FILED: June 28, 2000







(97113900; CA A102952)

Appeal from Circuit Court, Multnomah County.

Joseph F. Ceniceros, Judge.

Argued and submitted May 31, 2000.

Irene B. Taylor, Deputy Public Defender, argued the cause for appellant. With her on the brief was David E. Groom, Public Defender.

Kaye McDonald, Assistant Attorney General, argued the cause for respondent. On the brief were Hardy Myers, Attorney General, Michael D. Reynolds, Solicitor General, and Ann Kelley, Assistant Attorney General.

Before Landau, Presiding Judge, and Linder and Brewer, Judges.


Remanded for resentencing; otherwise affirmed.


After a trial on stipulated facts, defendant was found guilty of burglary in the second degree. The trial court imposed a probationary sentence and required defendant to pay restitution of $3,000. Defendant appeals, challenging only the imposition of restitution. We remand for resentencing and otherwise affirm.

Defendant broke into a vacant house and slept there. A neighbor found defendant in the house. As the neighbor called for police assistance, defendant ran away. When the police found him, defendant possessed a new ball of string valued at approximately $8. Defendant admitted that he had broken into the house, that he had stayed inside for several hours, and that he had stolen the ball of string.

Police investigation showed that the house had been vacant for several years, although it was still furnished with a number of items of personal property. The house had been broken into more than once during the three days before defendant was arrested, and property was taken each time.

At the sentencing hearing, the prosecutor introduced evidence showing that the value of the property stolen during the three-day period totaled $11,000. Defendant admitted his responsibility for causing damage to a door and a window when he broke in and for taking the ball of string, but he argued that there is a complete absence of evidence connecting him to the other losses.

The trial court found that defendant had been in the house more than one time and had taken property in addition to the ball of string. But, because of its uncertainty as to how much of the property defendant either had damaged or stolen, the court ordered restitution of only $3,000.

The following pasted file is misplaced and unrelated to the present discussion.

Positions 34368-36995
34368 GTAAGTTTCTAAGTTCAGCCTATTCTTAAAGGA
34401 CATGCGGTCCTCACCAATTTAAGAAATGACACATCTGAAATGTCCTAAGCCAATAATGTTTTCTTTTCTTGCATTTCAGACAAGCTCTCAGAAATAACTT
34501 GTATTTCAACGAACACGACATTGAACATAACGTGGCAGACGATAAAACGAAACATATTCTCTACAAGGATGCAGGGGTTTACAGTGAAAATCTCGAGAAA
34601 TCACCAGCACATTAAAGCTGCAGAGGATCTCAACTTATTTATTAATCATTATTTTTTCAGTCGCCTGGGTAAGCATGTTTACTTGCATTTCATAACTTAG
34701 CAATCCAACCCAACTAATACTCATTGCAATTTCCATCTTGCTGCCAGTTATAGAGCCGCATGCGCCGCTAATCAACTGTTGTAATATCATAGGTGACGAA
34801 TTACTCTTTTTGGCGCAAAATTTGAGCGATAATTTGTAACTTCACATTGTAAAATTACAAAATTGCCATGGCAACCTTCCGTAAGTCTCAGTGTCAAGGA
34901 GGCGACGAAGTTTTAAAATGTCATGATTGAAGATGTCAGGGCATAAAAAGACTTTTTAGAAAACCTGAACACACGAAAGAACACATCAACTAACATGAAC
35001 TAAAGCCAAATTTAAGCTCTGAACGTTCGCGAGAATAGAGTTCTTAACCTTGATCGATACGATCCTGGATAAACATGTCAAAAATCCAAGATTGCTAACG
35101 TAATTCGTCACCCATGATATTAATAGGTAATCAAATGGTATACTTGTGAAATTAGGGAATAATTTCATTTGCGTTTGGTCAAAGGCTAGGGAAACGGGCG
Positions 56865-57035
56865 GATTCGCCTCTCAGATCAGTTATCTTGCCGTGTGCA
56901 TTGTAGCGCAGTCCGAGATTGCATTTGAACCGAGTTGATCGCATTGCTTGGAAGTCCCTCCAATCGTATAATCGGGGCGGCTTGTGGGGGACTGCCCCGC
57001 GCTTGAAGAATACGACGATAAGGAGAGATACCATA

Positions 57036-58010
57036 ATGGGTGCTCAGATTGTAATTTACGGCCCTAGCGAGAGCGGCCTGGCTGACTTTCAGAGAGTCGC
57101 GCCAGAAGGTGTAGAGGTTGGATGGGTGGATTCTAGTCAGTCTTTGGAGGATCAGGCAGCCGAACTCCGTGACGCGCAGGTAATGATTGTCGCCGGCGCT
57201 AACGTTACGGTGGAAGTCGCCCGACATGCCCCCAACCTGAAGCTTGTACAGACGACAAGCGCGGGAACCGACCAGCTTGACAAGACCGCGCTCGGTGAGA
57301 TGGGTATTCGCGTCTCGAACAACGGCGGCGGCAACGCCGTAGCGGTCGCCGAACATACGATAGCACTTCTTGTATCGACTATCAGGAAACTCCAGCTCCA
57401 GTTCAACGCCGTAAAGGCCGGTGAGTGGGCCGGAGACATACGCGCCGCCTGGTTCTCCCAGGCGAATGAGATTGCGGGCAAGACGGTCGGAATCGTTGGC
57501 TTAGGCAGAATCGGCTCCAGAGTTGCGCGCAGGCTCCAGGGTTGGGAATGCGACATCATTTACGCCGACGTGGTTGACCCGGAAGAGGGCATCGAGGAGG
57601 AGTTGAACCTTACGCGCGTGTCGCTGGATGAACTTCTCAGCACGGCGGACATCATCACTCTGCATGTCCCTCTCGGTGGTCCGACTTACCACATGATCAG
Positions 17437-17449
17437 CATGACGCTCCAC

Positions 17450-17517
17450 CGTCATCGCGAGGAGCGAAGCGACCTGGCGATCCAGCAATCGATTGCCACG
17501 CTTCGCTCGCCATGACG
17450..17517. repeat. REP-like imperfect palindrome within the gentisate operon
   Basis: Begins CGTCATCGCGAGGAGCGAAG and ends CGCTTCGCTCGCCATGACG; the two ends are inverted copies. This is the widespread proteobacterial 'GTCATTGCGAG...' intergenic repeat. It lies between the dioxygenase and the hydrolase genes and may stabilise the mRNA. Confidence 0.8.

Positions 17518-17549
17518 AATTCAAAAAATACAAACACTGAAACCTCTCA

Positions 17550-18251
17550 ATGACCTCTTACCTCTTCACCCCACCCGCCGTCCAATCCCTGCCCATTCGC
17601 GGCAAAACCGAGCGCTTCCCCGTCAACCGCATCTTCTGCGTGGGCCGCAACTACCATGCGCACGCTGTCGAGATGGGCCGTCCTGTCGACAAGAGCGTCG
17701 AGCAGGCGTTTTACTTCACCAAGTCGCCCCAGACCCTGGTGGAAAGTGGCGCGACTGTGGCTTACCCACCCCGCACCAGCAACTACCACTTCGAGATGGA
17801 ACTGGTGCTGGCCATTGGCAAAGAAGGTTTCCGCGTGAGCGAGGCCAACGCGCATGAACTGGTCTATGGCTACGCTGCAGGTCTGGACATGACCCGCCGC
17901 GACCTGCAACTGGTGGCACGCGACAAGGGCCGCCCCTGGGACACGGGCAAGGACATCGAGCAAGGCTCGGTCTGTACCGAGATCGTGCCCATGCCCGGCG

On appeal, defendant argues that the trial court erred in attributing to him any losses beyond the damage to the door and the window and the theft of the ball of string. The state argues that "[i]t was a reasonable inference that defendant was responsible for at least some of this damage and loss." We agree with defendant.

Under ORS 137.106, the trial court has authority to impose restitution when a defendant "is convicted of criminal activities * * * which have resulted in pecuniary damages." Thus, restitution may be ordered only when pecuniary damages "result[]" from defendant's criminal activities:

"The evidence must show that the pecuniary damage that is the subject of a restitution order was caused by an offense of which the defendant was convicted or to which he or she admitted having committed."

State v. Sigman, 141 Or App 479, 483, 919 P2d 45 (1996); see also State v. Seggerman, 167 Or App 140, 145, ___ P2d ___ (2000) ("Defendant cannot be required to pay restitution for pecuniary damages arising out of criminal activity for which he was not convicted or which he did not admit having committed.").

In this case, defendant was convicted of a single act of second-degree burglary. The evidence in support of the conviction showed that he broke into the vacant house and stole a ball of string. There is no evidence that defendant broke into the house on any other occasion or that he took any other property or caused any other damage to the house. There is likewise no evidence that the pecuniary damage that can be linked to the crime of conviction--the damage to the door and window and the theft of the ball of string--totaled $3,000.

Remanded for resentencing; otherwise affirmed.

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